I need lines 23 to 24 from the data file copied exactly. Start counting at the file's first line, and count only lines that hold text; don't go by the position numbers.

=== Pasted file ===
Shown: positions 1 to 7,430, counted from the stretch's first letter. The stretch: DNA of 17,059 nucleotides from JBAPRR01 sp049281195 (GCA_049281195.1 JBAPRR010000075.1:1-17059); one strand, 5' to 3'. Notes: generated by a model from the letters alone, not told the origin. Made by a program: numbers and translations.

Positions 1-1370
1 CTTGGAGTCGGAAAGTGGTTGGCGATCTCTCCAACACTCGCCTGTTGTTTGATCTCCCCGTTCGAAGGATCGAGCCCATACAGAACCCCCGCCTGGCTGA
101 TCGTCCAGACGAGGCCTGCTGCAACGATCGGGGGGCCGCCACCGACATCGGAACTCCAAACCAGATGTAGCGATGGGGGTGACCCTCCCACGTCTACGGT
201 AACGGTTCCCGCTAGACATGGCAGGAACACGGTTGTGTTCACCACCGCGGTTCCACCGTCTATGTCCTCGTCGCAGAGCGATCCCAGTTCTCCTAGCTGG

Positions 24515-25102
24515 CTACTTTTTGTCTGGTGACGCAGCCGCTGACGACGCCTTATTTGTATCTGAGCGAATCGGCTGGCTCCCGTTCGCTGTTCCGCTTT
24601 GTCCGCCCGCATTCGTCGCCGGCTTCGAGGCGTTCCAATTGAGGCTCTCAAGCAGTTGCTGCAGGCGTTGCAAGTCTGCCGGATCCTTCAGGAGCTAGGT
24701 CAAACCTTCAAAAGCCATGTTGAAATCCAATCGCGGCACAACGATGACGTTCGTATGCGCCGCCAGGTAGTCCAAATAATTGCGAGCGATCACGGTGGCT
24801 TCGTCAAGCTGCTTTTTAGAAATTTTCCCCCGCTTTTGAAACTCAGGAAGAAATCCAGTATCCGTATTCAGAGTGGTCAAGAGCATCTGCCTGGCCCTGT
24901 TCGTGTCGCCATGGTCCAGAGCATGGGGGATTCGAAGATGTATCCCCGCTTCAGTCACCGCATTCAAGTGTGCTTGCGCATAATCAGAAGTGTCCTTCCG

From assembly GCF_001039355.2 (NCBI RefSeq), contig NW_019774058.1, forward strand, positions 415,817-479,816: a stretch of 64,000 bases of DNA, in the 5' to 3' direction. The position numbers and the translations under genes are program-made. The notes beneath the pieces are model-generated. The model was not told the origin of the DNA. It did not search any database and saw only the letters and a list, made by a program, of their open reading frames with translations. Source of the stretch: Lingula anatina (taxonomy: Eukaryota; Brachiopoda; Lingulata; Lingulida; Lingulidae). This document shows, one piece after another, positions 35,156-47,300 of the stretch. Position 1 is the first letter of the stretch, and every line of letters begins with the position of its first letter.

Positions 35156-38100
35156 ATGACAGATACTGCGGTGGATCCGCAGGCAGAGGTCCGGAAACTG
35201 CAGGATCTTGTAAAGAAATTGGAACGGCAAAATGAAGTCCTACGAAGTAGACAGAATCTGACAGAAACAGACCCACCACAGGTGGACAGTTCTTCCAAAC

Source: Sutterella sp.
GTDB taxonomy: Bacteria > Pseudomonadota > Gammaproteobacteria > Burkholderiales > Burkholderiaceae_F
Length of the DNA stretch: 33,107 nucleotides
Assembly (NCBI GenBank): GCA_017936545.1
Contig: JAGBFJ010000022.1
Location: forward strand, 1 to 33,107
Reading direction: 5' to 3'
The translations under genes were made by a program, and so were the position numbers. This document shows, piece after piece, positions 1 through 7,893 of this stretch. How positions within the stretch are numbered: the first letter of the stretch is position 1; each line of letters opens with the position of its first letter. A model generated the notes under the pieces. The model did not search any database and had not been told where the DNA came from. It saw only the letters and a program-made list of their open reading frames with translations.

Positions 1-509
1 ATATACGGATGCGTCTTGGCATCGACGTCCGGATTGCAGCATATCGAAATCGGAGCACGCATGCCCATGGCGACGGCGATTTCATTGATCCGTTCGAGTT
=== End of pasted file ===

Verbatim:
The translations under genes were made by a program, and so were the position numbers. This document shows, piece after piece, positions 1 through 7,893 of this stretch. How positions within the stretch are numbered: the first letter of the stretch is position 1; each line of letters opens with the position of its first letter. A model generated the notes under the pieces. The model did not search any database and had not been told where the DNA came from. It saw only the letters and a program-made list of their open reading frames with translations.

Positions 1-509